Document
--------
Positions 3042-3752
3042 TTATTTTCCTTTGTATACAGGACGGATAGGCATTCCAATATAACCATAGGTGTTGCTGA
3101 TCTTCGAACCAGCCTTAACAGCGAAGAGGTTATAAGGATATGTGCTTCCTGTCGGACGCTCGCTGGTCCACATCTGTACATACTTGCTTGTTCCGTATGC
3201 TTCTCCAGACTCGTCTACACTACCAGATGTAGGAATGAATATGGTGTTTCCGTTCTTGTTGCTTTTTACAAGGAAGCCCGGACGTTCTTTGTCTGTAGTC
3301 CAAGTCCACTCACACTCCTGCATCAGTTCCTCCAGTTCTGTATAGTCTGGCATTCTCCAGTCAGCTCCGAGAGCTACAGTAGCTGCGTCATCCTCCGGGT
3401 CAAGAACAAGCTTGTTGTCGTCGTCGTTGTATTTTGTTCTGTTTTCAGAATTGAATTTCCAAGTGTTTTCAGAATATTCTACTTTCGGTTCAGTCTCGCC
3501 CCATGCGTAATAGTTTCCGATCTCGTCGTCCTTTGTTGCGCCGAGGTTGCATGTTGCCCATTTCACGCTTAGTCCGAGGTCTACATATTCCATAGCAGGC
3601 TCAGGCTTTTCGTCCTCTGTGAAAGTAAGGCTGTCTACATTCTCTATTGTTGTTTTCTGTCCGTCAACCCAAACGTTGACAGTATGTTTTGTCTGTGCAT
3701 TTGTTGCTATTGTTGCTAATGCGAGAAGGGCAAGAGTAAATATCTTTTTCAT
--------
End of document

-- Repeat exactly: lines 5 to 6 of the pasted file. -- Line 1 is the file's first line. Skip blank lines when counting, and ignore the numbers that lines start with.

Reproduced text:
3301 CAAGTCCACTCACACTCCTGCATCAGTTCCTCCAGTTCTGTATAGTCTGGCATTCTCCAGTCAGCTCCGAGAGCTACAGTAGCTGCGTCATCCTCCGGGT
3401 CAAGAACAAGCTTGTTGTCGTCGTCGTTGTATTTTGTTCTGTTTTCAGAATTGAATTTCCAAGTGTTTTCAGAATATTCTACTTTCGGTTCAGTCTCGCC